Things could be looking up for rare earths producer Northern Minerals (ASX:NTU) after AusIndustry reversed its initial findings and decided that most of the company’s activities were actually in fact eligible for the R&D tax offset.

AusIndustry will provide a copy of the notice to the Australian Tax Office and is expected to reconsider certain aspects of its initial finding before confirming the exact amount of the final refundable R&D tax offset.

In return, the company has agreed to exclude some minor supporting activities from its previous claims.

Northern added that it would seek to immediately stop payments to the ATO of amounts owing as a result of AusIndustry’s initial finding.

The initial rejection of the company’s R&D claims for the 2016-17 and 2017-18 income years were significant blows that nearly crippled the company last year.

While Northern managed to keep operating its 60,000-tonne-per-annum Browns Range project in the East Kimberley region of Western Australia, which produces primarily dysprosium and terbium, managing director George Bauk said in June last year that the decision effectively wiped out its R&D budget.

Bauk has now welcomed AusIndustry’s decision, saying he was pleased but unsurprised by the review findings.

“The company and its advisors worked diligently and submitted claims in respect to the R&D tax offset in line with the assessment criteria provided,” he explained.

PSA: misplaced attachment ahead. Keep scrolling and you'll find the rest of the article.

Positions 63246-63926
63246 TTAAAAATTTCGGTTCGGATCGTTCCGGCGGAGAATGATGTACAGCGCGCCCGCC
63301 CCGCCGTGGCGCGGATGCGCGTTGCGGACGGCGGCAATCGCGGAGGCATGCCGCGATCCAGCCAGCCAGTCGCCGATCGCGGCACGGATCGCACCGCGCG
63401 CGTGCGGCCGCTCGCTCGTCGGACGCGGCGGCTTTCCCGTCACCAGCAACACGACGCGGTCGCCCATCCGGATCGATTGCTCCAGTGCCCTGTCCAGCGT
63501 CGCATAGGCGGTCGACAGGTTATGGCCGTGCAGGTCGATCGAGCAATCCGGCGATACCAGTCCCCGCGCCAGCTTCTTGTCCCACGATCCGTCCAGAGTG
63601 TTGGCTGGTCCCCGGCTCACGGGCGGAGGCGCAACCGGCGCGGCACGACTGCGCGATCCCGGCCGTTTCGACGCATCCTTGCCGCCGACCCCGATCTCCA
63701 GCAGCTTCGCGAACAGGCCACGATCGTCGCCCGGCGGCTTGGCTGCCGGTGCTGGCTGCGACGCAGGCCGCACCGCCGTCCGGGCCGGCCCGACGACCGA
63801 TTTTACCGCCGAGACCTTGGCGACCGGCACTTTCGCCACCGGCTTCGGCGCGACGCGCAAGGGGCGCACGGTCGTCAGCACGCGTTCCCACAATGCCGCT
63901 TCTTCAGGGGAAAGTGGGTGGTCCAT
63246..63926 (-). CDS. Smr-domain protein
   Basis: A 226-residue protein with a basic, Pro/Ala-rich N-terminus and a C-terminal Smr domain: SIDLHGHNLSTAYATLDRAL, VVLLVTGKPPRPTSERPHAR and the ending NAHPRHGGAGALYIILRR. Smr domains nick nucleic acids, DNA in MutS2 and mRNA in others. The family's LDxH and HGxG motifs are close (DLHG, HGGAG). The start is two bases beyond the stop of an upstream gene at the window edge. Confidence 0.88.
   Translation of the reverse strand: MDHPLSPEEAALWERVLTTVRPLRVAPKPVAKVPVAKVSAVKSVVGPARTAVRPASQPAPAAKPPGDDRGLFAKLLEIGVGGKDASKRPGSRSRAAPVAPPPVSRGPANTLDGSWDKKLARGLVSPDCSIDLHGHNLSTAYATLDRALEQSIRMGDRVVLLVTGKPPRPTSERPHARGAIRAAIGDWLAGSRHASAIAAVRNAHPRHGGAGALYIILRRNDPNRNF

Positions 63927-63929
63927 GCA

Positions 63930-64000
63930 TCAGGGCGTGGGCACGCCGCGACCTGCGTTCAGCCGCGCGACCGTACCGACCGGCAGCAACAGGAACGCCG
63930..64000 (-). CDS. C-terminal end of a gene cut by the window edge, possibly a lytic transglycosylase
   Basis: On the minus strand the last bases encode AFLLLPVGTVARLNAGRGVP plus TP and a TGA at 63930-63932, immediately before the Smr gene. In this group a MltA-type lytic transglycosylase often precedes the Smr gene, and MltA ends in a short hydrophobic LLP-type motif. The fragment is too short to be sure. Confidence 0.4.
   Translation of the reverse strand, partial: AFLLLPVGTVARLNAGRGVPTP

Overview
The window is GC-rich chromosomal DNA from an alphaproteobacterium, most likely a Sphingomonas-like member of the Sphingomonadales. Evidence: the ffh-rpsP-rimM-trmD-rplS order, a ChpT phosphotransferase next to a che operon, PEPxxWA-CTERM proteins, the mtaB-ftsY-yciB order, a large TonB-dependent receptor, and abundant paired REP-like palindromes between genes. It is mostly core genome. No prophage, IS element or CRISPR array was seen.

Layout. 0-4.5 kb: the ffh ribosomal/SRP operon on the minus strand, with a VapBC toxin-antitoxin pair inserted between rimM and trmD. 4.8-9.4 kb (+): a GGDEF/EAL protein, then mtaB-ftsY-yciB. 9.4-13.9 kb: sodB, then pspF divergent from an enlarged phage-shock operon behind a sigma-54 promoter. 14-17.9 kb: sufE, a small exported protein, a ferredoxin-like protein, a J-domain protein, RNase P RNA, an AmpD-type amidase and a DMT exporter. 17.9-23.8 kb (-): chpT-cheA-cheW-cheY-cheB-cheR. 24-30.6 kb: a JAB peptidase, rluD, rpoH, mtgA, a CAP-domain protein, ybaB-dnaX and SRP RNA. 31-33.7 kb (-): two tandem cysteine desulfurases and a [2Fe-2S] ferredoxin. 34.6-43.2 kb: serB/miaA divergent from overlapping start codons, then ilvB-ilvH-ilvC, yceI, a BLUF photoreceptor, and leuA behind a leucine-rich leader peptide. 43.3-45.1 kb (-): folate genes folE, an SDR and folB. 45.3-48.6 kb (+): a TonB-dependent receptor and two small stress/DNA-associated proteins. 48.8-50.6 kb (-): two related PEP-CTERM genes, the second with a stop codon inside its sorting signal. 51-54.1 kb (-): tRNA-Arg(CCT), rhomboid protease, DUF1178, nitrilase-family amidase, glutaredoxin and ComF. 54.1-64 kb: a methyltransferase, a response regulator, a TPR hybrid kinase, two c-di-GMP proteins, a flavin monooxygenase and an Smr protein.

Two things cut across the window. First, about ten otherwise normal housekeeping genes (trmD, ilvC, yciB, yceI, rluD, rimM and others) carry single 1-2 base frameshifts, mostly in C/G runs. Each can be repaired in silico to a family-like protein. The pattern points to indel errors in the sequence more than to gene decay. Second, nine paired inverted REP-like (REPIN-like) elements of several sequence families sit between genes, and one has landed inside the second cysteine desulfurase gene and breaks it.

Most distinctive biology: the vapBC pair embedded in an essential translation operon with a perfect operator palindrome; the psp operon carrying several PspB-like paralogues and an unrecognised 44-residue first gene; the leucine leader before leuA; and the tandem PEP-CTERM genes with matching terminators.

“We committed to initially developing Browns Range as a pilot plant operation as there were no analogues or peer projects to guide us.

“As such, we were always confident that our claims met both the spirit and technical guidelines for assessment.”

Browns Range is a pilot scale project aimed at assessing the technical and economic feasibility of a full-scale commercial operation for the xenotime-hosted rare earth development.

Northern recently noted that the three-year test program was about 50 per cent complete and had produced a total of 158,959kg of rare earth carbonate as at the end of December 2019.


READ: Could the coronavirus fuel development of non-Chinese rare earth projects?

Meanwhile, Infinity Lithium (ASX:INF) continues to drop non-core projects to focus on the San José lithium project in Spain.

The company has now entered into a binding sale agreement for its potash assets in Gabon to Meridian Drilling.

Along with its previous relinquishment of tungsten assets in 2019, the sale will leave the company with a sole focus on the Spanish lithium project.

This is expected to assist with attracting potential European funding.


In other ASX tech metals news today:

Lepidico (ASX:LPD) expects its Karibib project in Namibia to produce 5,600 tonnes of lithium hydroxide monohydrate per annum. The project will also produce up to 16,000 tonnes per annum of sulphate of potash fertiliser as a by-product.

This comes after the company updated resources at Karibib to 8.87 million tonnes grading 0.43 per cent lithium oxide, 0.23 per cent rubidium, 302 parts per mission caesium and 2.08 per cent potassium.